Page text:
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  • 1
    ISSN: 1398-9995
    Source: Blackwell Publishing Journal Backfiles 1879-2005
    Topics: Medicine
    Notes: Background:  Worm infestations may play a role in preventing allergies. There is a lack of epidemiological information from Western countries on the association between worm infestation and eczema.Objective:  To investigate the association between worm infestation and eczema in a proper temporal sequence and under consideration of allergic sensitization.Methods:  Two surveys were performed in East German school children. Questionnaire data included the history of eczema and worm infestation and their time of onset. Specific IgE antibodies to five common aeroallergens were measured and used to define nonatopic and atopic eczema. Logistic regression analyses were performed to control for relevant confounders (age, sex, parental school education and history of allergies). In order to confirm the findings a corresponding conditional regression analysis was applied on cases and controls matched by age and sex.Results:  A total of 4169 children participated (response 75 and 76%) who were, on average, 9.2 years old (47% girls). Overall 17.0% reported a prior worm infestation (Ascaris 44%, Oxyuris 33%) and 18.1% had a history of eczema. Eczema occurred significantly less frequent in children who had a worm infestation (prior to the onset of eczema) compared with children without such a history (8.1%vs 16.5%, ORadj: 0.45, 95% CI: 0.33–0.60). The finding was confirmed by the corresponding matched case–control analysis (ORadj: 0.57, 95% CI: 0.41–0.79). Atopic eczema was affected more by a prior worm infestation (ORadj: 0.31, 95% CI: 0.18–0.56) than the nonatopic eczema (ORadj: 0.58, 95% CI: 0.40–0.84). A total of 29.1% exhibited specific IgE antibodies to at least one aeroallergen. Sensitized children gave significantly less frequent a history of worm infestation (14.2%vs 18.3%, ORadj: 0.74, 95% CI: 0.60–0.92). Stratified analysis revealed that this effect most pronounced for a sensitization to house dust mite.Conclusions:  A worm infestation is associated with a reduced frequency of subsequent eczema, especially the atopic type. Furthermore allergic sensitization, especially to house dust mite, and worm infestation are negatively associated. The data support the concept that a lack of immune-stimulation by parasitic infections contributes to the development of allergies.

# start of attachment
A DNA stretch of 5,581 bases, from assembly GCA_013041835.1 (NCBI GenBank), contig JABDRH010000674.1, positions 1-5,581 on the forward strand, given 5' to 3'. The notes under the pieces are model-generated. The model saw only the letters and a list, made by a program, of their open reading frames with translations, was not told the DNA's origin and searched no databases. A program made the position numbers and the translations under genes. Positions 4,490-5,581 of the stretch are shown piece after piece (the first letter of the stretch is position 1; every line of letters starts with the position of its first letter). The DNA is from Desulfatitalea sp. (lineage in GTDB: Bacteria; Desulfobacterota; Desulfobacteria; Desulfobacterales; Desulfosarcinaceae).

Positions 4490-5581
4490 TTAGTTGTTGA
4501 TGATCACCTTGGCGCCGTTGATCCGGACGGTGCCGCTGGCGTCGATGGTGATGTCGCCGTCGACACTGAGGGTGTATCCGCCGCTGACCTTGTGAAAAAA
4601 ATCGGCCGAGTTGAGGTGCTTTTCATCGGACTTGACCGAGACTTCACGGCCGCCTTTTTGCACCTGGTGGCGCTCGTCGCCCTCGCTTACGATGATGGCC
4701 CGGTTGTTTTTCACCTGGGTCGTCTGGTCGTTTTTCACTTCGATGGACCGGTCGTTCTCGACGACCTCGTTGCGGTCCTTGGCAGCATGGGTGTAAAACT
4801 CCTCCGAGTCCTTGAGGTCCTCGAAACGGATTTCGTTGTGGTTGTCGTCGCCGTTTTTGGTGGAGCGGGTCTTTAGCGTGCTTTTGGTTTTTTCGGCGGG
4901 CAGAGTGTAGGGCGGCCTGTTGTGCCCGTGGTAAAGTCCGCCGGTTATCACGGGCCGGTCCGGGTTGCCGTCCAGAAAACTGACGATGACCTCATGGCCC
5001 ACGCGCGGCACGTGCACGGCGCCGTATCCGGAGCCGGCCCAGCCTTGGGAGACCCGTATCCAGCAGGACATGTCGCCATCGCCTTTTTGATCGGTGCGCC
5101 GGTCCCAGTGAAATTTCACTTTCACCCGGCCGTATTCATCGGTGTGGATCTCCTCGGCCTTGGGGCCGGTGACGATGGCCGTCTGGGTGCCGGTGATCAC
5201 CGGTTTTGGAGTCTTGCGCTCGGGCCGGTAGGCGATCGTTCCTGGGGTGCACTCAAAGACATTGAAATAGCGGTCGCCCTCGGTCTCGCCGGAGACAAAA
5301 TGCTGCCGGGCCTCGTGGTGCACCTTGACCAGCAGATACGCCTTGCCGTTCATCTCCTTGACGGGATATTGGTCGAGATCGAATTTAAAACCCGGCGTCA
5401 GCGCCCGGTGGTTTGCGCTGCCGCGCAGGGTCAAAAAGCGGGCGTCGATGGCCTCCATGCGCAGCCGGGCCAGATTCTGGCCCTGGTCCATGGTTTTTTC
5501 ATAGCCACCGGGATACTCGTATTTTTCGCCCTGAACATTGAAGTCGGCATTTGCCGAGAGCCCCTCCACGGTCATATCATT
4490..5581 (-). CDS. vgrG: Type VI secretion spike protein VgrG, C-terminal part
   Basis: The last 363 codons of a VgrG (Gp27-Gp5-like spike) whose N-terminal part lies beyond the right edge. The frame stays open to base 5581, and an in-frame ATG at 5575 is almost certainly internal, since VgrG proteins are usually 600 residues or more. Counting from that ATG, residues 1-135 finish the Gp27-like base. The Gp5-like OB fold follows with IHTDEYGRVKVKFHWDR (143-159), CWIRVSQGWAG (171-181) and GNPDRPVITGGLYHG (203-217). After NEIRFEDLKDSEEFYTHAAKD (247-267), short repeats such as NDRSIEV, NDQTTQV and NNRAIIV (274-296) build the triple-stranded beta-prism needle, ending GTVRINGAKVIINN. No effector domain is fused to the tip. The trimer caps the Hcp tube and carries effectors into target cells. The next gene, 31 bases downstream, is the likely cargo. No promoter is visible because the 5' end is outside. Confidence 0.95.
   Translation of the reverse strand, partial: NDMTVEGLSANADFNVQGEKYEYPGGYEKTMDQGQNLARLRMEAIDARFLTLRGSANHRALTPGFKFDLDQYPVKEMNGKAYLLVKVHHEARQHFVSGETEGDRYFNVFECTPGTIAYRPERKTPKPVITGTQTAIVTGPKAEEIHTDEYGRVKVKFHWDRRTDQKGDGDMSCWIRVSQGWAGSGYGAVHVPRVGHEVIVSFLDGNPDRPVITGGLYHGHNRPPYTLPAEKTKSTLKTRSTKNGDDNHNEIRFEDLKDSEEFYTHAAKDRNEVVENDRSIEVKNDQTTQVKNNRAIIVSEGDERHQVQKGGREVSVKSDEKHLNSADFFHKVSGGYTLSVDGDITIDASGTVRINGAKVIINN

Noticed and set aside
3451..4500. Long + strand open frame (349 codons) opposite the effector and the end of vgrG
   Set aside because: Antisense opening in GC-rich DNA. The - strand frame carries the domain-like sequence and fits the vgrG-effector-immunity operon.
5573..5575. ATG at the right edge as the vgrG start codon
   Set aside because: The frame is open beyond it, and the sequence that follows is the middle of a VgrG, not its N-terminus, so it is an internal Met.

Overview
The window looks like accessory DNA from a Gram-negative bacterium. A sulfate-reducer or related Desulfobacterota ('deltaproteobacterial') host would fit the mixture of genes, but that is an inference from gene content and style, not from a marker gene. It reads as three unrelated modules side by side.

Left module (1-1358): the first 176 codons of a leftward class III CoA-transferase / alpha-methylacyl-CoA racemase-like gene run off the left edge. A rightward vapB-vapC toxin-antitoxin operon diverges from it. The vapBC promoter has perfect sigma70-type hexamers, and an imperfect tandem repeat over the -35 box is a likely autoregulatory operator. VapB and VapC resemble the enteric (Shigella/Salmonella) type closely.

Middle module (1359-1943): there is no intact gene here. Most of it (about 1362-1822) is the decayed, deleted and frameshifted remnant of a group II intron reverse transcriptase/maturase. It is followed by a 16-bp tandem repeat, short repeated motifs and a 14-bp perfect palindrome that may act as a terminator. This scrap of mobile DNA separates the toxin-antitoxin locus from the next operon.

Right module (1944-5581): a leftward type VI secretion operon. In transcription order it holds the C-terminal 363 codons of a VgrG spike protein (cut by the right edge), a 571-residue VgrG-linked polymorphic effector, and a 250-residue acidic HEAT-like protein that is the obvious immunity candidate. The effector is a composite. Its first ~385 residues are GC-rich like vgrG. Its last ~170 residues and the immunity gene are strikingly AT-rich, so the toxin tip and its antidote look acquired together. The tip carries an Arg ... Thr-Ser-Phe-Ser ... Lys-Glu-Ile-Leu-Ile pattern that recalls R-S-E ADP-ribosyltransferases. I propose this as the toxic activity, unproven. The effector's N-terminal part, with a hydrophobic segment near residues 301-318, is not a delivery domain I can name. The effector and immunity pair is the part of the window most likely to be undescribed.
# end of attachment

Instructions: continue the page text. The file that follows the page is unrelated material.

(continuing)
Type of Medium: Electronic Resource
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  • 2
    Publication Date: 2018-03-21
    Description: Aims Understanding the molecular mechanisms of underlying disease has led to a movement away from the one-drug-fits-all paradigm towards treatment tailored to the genetic profile of the patient. The Biocartis Idylla platform is a novel fully automated, real-time PCR–based in vitro diagnostic system. The Idylla NRAS-BRAF mutation test has been developed for the qualitative detection of mutations in NRAS and BRAF oncogenes, facilitating genetic profiling of patients with cancer. The aim of this study was to carry out a formal clinical performance evaluation. Methods Two-hundred and forty-two formalin-fixed paraffin-embedded (FFPE) human malignant colorectal cancer (CRC) tissue samples were identified in departmental archives and tested with both the Idylla NRAS-BRAF mutation test and the Agena Bioscience MassARRAY test. Results The overall concordance between the Idylla NRAS-BRAF mutation test and the MassARRAY comparator reference test result was 241/242 (99.59%, lower bound of one-sided 95% CI=98.1%) for NRAS and 242/242 (lower bound of 95% one-sided 95% CI=98.89%) for BRAF . The Idylla NRAS-BRAF test detected one NRAS mutation that had not been reported by the MassARRAY comparator reference test. Reanalysis of this sample by droplet digital PCR confirmed that the mutation was present, but at an allelic frequency below the stated sensitivity level of the MassARRAY system. Conclusion These results confirm that the Idylla NRAS-BRAF mutation test has high concordance with a widely used NRAS-BRAF test, and is therefore suitable for use as an in vitro diagnostic device for this application.
    Keywords: Open access
    Print ISSN: 0021-9746
    Electronic ISSN: 1472-4146
    Topics: Medicine
    Published by BMJ Publishing Group
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